The tournament kicked off with Team Celebrity Cruises, made up of Mikey Matz, Whitney Ross, Marcos Bignoli, Tareq Salahi, and John Gobin challenging Team GJ Racing, the 2019 defending champions. Riding in orange for GJ Racing were Ignacio Cabrera, Timmy Dutta, Jake Schaufeld, and Jessie Graham. Salahi scored one goal in the opening chukker to secure the lead, and his alternate, Whitney Ross, made the second goal in the second chukker to take the first win with a 2-0 finish.

With one win under their belts, Celebrity Cruises then faced off against Team Invicta Farm, consisting of Annalise Phillips, Alyssa Braswell, Michel Dorignac, and Milo Dorignac. Salahi scored the first two goals of the second game, while Invicta scored one goal by Dorignac. Celebrity ultimately snatched the win with a 3-1 victory when Mikey Matz scored the final goal to take the win.

In the decisive last two chukkers, Team Invicta challenged Team GJ Racing in a match that went down to the wire as Invicta took the early lead with both Braswell and Dorignac scoring in the fifth chukker. Dutta tied up the game in the final chukker for GJ Racing with two back-to-back goals; however, Milo Dorignac pulled Invicta ahead with the final goal scored, securing the win with a 3-2 finish.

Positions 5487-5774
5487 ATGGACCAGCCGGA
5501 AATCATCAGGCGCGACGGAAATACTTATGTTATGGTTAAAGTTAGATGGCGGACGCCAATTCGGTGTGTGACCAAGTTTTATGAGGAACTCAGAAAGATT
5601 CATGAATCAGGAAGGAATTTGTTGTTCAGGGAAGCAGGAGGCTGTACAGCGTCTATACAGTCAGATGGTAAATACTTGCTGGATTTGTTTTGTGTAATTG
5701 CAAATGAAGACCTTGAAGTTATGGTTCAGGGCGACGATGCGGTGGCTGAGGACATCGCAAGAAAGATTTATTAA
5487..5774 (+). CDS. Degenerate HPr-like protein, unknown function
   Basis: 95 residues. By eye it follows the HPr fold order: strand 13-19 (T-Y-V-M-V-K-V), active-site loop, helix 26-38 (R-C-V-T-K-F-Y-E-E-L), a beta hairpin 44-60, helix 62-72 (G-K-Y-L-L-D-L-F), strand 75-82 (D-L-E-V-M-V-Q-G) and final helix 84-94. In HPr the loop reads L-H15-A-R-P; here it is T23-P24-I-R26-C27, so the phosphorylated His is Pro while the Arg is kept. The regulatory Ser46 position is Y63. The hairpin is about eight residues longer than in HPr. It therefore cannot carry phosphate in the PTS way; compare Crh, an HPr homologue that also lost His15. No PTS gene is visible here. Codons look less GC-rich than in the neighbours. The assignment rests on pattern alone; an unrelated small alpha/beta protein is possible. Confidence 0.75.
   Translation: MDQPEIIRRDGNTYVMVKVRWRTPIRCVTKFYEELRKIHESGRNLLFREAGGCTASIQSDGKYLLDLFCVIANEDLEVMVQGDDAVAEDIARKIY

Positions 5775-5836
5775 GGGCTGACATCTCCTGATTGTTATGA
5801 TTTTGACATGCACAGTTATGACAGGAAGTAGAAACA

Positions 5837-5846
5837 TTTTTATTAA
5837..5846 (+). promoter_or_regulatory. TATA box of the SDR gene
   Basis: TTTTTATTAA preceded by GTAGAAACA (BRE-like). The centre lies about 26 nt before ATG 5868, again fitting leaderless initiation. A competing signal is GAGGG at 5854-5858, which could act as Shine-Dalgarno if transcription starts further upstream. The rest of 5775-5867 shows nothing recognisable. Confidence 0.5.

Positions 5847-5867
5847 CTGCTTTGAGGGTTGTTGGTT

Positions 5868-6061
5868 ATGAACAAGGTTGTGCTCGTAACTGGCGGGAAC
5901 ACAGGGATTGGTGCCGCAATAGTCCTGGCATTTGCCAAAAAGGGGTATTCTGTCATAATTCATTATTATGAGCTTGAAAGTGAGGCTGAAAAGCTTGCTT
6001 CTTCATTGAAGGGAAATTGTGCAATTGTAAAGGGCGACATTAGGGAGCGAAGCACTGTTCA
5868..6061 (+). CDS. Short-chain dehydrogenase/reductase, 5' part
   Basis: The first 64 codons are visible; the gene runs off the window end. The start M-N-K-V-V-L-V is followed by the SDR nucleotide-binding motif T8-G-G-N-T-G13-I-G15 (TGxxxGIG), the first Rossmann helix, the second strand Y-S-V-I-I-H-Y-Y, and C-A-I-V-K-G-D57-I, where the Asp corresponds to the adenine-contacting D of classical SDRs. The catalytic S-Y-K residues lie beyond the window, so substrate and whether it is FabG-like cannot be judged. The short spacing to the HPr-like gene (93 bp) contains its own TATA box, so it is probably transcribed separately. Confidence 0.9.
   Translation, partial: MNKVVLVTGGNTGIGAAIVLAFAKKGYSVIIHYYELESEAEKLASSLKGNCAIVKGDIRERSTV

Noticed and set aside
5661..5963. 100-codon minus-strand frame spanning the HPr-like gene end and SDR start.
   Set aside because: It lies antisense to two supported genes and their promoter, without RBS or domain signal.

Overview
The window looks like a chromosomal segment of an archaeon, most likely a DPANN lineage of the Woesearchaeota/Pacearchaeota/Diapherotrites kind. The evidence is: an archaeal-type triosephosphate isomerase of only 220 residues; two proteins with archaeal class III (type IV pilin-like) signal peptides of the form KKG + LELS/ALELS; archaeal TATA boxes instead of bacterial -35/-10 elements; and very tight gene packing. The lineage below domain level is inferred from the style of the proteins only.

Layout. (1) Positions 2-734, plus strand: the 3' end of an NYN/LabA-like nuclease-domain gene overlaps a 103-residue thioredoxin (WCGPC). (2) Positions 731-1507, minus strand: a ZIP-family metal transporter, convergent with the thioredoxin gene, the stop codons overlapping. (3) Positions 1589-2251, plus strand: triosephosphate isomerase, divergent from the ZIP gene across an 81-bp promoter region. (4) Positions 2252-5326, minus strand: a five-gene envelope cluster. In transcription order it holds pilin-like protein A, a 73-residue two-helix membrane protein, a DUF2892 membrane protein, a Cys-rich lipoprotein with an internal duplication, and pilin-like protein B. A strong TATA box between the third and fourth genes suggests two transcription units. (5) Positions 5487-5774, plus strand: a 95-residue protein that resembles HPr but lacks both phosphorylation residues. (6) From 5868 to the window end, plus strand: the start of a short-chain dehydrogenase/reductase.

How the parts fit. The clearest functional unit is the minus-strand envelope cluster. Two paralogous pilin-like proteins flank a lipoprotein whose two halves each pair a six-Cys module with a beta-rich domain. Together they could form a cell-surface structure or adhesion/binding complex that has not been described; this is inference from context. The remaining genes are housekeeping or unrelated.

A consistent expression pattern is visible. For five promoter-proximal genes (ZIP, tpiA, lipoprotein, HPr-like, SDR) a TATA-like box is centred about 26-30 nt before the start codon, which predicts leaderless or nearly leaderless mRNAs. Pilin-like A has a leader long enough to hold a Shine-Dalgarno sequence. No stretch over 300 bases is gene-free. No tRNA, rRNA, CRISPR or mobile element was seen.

In the end, Team Celebrity Cruises was declared the winner with a final cumulative score of five. Team Invicta finished in second place with a score of four, while Team GJ Racing took third place with a final score of two.

For more information or to donate, please visit www.brookeusa.org.

FEI Publishes Return to Competition Measures for Mainland Europe

The FEI has published the Return to Competition measures that will allow for a safe resumption of international sport in mainland Europe on 12 April following a six-week shutdown to control the spread of the neurological form of the Equine Herpes Virus (EHV-1).

The measures focus on six key areas: Pre-event venue preparations by Organisers; Athlete pre-event preparations; Examination on Arrival; Onsite at Event Venue; Departure from Events; and Jurisdiction.

The Return to Competition measures, which were comprehensively reviewed at a stakeholder consultation session last week and fine-tuned by both the FEI Veterinary Epidemiology Working Group and the FEI Veterinary Committee, have now been approved by the FEI Board.

Stakeholders who joined last week’s two-hour online consultation session included Athlete Representatives Pedro Veniss (Jumping) and Beatriz Ferrer Salat (Dressage), Eleonora Ottaviani (International Jumping Riders Club), Klaus Roeser (International Dressage Riders Club), Peter Bollen (Equestrian Organisers), Dominique Megret (Jumping Owners Club), Quentin Simonet and Ulf Helgstrand (European Equestrian Federation), together with international grooms Heidi Mulari (Steve Guerdat) and Kirsty Pascoe (Jérôme Guery), and FEI Events Stable Manager Patrick Borg.